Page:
I think what I'll do is still do my reading and everything on Monday and Tuesday, but take as much of Wednesday as possible out of the office, and probably also away from home, to do as much writing as I possibly can. Even if I don't have it complete by the end of the day, if I have my outline done it will make Saturdays better. I'd like to get it really close on Wednesdays, though, so I'm not spending so much time on weekends working on it. Maybe not any weekend time.

I'm hoping to go back to work more disciplined than I have been. That's another piece of this whole reorganization. I end up giving a lot of my "off" hours to the church because I don't stay focused during my "on" hours. The time I spend writing my sermon at home is work time on top of the full work hours I give during the week. They get more from me than maybe they should sometimes, and I'm the only one who is going to stop that from happening. I want to stay on task better in the office, get a good discipline of doing at least SOME of my writing mid-week, and see if I can do a better job living into my calling as a wife and mother, too.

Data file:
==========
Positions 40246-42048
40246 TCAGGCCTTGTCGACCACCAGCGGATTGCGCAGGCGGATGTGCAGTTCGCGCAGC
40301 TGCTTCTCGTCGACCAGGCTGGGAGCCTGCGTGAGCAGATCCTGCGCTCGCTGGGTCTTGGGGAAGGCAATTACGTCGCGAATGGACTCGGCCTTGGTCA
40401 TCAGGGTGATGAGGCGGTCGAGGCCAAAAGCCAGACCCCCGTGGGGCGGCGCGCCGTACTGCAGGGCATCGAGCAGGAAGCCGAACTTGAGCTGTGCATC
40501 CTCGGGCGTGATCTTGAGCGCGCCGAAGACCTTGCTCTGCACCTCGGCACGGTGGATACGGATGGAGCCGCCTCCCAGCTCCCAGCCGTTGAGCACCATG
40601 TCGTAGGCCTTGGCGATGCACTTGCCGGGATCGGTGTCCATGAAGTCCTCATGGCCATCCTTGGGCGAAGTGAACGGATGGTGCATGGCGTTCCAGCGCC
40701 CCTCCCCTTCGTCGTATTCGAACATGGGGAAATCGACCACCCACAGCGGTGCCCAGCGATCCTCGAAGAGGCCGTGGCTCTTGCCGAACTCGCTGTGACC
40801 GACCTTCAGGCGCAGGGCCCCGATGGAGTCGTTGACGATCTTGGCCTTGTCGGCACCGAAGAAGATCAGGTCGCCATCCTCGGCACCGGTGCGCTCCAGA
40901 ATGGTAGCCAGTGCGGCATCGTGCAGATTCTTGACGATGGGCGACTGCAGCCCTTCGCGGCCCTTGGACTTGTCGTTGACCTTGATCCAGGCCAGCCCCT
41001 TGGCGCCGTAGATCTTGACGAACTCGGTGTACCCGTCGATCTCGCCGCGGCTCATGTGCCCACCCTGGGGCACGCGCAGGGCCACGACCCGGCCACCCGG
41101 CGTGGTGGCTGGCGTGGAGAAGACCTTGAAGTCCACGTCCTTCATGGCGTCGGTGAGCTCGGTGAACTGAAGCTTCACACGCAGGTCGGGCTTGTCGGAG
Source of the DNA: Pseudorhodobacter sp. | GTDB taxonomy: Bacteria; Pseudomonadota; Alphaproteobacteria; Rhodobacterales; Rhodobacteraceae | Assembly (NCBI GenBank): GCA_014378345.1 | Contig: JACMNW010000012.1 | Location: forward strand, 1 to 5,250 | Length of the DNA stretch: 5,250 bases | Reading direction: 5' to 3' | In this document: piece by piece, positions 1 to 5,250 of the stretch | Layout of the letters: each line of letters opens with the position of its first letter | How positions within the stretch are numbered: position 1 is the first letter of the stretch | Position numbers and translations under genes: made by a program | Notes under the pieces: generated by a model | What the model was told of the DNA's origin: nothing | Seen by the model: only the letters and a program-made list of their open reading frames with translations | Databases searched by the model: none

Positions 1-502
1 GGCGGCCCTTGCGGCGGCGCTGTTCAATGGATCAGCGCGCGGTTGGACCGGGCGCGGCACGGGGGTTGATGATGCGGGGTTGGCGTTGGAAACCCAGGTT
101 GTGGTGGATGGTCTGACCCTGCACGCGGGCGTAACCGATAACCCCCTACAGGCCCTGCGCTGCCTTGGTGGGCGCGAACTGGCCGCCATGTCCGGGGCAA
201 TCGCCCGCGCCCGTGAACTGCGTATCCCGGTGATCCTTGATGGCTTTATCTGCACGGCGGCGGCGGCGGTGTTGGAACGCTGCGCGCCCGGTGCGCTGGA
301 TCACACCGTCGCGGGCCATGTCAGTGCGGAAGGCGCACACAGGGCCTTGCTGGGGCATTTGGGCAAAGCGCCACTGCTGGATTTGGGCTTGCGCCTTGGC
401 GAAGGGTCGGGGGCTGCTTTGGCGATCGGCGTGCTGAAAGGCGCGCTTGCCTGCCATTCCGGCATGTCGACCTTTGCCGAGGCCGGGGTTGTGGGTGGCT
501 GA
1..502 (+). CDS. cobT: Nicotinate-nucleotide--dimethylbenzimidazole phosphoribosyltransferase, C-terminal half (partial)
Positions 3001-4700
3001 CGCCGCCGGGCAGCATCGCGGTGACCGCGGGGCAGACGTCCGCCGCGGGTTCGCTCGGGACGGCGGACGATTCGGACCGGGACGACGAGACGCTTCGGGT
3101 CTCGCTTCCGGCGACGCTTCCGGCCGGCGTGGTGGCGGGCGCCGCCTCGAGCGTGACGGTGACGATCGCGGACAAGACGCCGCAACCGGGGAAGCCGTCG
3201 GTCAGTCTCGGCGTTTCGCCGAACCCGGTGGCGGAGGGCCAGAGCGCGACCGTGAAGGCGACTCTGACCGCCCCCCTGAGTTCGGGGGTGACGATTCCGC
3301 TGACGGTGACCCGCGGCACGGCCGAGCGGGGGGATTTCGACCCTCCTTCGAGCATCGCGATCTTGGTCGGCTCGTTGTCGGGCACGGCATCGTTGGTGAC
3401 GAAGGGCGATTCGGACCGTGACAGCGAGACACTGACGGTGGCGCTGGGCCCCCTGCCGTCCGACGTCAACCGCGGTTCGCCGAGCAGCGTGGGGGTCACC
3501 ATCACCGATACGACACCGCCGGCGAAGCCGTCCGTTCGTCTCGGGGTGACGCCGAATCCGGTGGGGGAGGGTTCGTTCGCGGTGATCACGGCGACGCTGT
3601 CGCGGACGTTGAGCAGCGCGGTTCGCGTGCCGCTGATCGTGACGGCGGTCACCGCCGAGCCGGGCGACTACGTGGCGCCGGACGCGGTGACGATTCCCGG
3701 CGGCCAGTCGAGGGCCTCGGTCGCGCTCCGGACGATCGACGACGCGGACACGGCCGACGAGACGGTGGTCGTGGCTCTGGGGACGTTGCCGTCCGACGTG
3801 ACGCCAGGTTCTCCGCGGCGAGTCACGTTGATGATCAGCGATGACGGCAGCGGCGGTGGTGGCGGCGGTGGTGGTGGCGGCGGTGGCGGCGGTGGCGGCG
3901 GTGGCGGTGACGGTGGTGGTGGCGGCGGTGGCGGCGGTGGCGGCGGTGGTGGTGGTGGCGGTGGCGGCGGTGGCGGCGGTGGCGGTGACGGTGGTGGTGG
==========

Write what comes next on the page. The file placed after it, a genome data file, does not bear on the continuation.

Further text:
So, back to the baby. Pearl, as I'm calling her here, was born just 5 days after my last post, May 20. She started out the size of her older sister, about 8 1/2 pounds, but has stayed on the peanut side of baby sizes. She's a little one, but healthy and happy. She LOVES interacting with people even more than I remember my other two loving it. My husband calls her "Short Order" because she came into this world literally 4 minutes after I got into my L & D room. Would you believe we were a little slow getting to the hospital because I did a load of laundry after waking up in active labor? I didn't have any clean maternity clothes except work clothes and I thought it would be weird walking into the hospital at 2:00 a.m. in labor in my work clothes. So I did laundry. Awesome.

OK. Off I go. Maybe my new sermon process will mean a more active blog - - more than just sermon posting I mean. I have a story to blog around here somewhere. I wrote it down on the back of an envelope when it happened in the car. I just don't remember exactly what it was. LadyPrincess (now 5) has had a lot of death questions lately, so I think it was along those lines - death, heaven, the whole bit.

That picture at the top is from the blog of a pastor in the Church of Ireland. He's doing the 365 photo challenge in 2010. Ahhhh...maybe in 2011. Here's the link to the whole blog. The picture above is from January 8.